Product Silos Case Sudy

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1. What are the issues associated with product silos
Westpac bank has approximately 80 applications to manage their core product functions and 100 more applications to provide additional capabilities. A core product application supports only a small number of products such as bank accounts, credit cards, investments etc. Delivery mechanism of the core product is tightly coupled in the core product application, thus resulting into a product silos. Figure 1 explains the product silos high level view of product silos.

Delivery Channel
Core Product Application
Core Product
Delivery Channel
Core Product Application
Core Product

Figure 1. Product applications in product silos

Product silos like architecture cause serious implications for a bank. Inconsistent Customer Experience:
As explained in the case study, the very evident disadvantage of product silos is inconsistent customer experience. For example if an existing customer of a bank walks into a branch, he/she is unable to get information about his/her investments. Thus a single delivery channel (in this case branch) fails to give customer information about his/her products of the same bank.

Product silos also cause issues in various areas including business process and data: Inability to assess customer’s profile:
Due to a product silos bank cannot get a complete a view of customer’s portfolio. This puts restriction on bank in assessing the customer’s real time risk profile. Inability to view customer’s real time portfolio can also result into the loss of sales opportunity. Inefficient management of customer information

With the product silos, customer’s information with the bank is scattered across the various product applications. Collecting all the customer information from different product applications becomes a costly activity that uses more resources and time. Duplication of information

Product silos results in maintaining the same information at multiple places. Different product applications may store and retrieve the same set of information in their own databases. Maintaining the same information at different places makes synchronization of the information difficult. Lack of process standardization

Processing of some common tasks can be standardized across all the products of the bank. However, a product silos like structure encourages maintaining different process models within the same enterprise. Common tasks may follow different process flow depending on for which product they are being performed. 2. What is the approach adopted by the bank to address the issues? Westpac bank has approximately 80 applications to supports its core products. The product applications supporting these core products are tightly coupled with their respective delivery channels. Westpac tried to build point to point interfaces between some product applications. However this resulted in additional interfaces, complicating the situation. Figure 2 explains the product silo and complex web of point-to-point interfaces. Westpac needed to simplify the complex web of interfaces among the various product applications.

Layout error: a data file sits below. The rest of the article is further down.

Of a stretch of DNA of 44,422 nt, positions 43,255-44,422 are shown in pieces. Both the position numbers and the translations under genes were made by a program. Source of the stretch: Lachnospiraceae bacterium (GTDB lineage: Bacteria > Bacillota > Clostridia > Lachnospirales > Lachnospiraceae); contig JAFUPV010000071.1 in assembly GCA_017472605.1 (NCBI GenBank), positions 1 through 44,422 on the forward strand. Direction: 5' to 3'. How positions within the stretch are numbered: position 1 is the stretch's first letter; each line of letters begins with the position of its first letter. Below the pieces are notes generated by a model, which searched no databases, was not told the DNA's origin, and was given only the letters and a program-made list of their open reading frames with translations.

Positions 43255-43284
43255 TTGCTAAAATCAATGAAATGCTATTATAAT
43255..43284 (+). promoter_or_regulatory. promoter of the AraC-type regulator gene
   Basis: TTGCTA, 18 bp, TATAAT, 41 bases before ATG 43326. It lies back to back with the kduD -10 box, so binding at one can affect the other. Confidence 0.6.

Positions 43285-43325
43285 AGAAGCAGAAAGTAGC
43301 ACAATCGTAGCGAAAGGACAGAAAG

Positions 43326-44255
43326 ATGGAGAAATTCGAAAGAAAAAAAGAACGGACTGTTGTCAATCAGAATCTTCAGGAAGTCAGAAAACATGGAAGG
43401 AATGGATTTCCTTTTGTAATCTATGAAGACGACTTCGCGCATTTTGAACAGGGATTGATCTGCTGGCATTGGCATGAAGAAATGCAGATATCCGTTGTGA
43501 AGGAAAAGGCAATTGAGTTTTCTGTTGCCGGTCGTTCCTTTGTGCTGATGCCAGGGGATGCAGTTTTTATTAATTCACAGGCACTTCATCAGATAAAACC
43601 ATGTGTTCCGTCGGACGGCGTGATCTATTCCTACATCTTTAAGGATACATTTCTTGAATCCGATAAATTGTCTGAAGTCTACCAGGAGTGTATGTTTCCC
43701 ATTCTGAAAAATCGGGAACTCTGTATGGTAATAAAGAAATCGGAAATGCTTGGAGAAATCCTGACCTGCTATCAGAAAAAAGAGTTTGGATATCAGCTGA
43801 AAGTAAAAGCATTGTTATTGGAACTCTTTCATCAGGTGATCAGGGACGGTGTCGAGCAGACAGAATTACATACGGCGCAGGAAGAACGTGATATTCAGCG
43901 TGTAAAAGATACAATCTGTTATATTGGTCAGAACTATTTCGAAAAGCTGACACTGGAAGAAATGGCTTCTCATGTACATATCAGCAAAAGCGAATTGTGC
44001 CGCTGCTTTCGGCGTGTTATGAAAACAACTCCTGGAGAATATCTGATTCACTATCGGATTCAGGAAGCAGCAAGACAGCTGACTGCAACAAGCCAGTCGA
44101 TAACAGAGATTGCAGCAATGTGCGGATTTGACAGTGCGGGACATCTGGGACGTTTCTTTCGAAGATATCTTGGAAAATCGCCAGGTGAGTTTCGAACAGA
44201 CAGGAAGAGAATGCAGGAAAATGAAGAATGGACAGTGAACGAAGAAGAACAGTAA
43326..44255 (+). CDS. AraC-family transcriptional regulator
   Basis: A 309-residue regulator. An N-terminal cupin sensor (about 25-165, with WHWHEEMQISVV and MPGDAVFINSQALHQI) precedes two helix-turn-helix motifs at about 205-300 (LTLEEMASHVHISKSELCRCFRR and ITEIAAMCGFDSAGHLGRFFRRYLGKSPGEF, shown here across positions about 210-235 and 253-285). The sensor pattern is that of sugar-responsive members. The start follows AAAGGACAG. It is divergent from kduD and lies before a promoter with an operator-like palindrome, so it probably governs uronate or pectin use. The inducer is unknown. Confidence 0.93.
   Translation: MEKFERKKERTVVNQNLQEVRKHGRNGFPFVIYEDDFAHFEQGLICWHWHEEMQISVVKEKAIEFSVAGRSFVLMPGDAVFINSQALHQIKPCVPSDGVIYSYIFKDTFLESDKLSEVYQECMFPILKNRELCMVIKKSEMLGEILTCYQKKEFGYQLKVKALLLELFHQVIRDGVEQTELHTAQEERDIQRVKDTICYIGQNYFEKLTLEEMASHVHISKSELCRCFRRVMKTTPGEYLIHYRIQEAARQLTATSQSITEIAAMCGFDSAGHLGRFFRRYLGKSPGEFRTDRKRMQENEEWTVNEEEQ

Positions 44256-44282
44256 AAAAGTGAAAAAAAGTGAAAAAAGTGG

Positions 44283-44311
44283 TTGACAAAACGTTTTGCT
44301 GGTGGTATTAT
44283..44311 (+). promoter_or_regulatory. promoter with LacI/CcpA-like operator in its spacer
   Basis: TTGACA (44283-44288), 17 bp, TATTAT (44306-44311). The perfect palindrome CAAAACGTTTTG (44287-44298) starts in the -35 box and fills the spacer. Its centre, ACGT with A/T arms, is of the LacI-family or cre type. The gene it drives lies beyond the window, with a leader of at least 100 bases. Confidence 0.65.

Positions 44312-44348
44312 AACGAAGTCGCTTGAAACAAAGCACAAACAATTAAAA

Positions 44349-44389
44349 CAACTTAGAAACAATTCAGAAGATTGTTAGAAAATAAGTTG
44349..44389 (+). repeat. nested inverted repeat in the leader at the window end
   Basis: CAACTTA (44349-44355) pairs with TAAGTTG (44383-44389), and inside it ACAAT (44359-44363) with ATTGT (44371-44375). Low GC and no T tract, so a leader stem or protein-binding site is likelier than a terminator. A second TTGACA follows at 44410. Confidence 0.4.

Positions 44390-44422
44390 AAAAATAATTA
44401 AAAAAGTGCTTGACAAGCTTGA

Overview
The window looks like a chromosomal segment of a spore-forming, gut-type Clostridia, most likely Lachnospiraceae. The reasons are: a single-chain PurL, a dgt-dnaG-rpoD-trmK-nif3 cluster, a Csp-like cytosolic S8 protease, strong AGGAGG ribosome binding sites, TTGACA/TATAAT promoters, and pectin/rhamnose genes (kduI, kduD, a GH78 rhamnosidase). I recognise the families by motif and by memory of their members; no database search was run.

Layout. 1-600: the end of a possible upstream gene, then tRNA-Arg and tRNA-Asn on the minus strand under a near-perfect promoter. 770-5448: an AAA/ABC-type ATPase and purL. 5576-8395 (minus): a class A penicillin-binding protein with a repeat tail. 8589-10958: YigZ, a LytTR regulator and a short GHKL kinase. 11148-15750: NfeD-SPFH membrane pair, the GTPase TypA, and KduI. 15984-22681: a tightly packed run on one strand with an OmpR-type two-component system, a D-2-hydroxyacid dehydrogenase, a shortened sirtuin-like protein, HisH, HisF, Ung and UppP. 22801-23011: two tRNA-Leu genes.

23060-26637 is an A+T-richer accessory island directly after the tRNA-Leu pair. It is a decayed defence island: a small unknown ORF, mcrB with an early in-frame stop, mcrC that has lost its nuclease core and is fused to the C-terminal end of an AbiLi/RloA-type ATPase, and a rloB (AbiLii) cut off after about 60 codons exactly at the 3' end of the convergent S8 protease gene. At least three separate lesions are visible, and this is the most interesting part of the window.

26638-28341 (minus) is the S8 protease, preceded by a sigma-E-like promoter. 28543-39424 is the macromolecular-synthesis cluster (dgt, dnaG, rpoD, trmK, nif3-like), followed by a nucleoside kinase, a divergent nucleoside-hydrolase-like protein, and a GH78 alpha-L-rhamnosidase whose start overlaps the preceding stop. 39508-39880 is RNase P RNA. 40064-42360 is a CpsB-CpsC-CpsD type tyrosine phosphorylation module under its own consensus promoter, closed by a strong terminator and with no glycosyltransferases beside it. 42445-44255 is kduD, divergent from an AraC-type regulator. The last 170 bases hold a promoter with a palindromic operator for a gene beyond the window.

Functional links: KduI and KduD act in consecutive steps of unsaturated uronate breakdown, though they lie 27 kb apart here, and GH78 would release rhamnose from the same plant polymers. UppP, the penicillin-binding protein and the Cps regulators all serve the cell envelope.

Delivery Channel 1

Delivery Channel 2

Delivery Channel N

Product 1 Application
Product 2 Application
Product N Application
Product 1
Product 2

Product N

Delivery Channel 1

Delivery Channel 2

Delivery Channel N

Product 1 Application
Product 2 Application
Product N Application
Product 1
Product 2

Product N

Figure 2 Product silos & Complex web of point to point interfaces

Approach
To achieve this Westpac took approach that supported a Service Oriented Architecture (SOA) that was linked by a common infrastructure. With this approach, applications interact to each other via infrastructure. The infrastructure acts like a hub. Thus point to point contact between the applications is avoided. Due to cost constraints, the infrastructure was initially built by “line of business”. This also helped to keep...
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